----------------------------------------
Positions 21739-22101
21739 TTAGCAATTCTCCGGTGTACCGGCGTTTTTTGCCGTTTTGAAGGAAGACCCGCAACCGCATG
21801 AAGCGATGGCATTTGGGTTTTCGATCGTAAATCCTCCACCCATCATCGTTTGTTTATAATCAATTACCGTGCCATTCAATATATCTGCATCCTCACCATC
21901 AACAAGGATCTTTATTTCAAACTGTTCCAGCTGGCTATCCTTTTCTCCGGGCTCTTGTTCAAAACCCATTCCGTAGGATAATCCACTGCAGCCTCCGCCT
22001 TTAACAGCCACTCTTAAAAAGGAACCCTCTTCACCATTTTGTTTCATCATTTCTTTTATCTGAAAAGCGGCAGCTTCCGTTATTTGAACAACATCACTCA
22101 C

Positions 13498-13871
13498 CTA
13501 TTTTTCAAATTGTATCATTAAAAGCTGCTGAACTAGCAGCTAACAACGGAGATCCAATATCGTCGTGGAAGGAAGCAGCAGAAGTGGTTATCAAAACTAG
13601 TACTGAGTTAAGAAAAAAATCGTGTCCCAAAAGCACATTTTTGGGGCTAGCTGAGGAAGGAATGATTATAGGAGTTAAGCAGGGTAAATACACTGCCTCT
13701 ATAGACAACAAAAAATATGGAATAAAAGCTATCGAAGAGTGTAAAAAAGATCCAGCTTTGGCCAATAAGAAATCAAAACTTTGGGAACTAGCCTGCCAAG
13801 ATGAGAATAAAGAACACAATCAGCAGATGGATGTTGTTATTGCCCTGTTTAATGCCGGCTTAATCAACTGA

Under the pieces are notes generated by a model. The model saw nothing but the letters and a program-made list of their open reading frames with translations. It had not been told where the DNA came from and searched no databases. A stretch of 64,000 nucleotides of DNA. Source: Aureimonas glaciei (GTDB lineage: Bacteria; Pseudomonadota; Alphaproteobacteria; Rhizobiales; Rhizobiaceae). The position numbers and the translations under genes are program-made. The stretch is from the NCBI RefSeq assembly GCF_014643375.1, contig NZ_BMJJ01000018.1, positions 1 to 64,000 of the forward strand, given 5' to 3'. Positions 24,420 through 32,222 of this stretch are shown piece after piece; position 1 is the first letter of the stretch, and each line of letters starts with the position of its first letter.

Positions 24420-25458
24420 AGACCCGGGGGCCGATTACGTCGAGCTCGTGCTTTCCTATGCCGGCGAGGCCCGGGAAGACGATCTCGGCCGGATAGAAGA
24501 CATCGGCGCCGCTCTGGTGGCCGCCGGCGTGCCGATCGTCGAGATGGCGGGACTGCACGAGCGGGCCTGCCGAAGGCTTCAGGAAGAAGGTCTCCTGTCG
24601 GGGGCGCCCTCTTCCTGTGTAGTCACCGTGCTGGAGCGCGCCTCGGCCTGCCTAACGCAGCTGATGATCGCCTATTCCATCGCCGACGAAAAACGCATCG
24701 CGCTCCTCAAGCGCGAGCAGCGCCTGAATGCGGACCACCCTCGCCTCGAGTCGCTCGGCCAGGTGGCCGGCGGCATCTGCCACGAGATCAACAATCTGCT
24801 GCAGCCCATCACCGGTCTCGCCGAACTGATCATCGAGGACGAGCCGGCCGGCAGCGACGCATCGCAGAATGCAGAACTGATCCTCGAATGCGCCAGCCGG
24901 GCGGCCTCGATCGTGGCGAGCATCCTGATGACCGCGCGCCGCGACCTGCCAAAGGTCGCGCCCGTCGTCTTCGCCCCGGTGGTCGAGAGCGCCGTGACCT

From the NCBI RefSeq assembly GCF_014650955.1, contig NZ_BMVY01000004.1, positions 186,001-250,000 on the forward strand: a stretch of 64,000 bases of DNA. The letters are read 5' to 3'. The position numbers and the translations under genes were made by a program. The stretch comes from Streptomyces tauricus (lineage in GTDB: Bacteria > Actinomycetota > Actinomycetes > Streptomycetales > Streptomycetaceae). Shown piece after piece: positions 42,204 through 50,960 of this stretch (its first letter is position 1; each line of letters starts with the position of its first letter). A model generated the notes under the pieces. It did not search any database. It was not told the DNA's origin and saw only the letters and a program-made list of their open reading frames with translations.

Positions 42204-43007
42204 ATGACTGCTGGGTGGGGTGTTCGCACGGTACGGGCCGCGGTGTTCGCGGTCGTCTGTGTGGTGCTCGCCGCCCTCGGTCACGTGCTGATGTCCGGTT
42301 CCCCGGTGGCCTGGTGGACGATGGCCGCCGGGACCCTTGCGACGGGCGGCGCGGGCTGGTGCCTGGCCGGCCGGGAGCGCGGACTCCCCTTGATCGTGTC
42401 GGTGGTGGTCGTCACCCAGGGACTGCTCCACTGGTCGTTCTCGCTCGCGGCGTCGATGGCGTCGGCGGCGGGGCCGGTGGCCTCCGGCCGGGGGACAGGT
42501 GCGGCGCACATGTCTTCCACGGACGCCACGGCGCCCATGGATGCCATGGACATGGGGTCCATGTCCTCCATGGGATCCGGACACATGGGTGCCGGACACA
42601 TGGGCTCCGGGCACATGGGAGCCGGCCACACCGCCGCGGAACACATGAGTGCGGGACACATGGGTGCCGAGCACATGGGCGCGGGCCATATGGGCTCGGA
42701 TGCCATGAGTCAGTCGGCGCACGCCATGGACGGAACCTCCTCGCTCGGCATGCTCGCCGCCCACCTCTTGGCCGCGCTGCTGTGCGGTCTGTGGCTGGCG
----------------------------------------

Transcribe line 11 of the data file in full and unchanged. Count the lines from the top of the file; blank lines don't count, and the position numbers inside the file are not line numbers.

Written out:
13701 ATAGACAACAAAAAATATGGAATAAAAGCTATCGAAGAGTGTAAAAAAGATCCAGCTTTGGCCAATAAGAAATCAAAACTTTGGGAACTAGCCTGCCAAG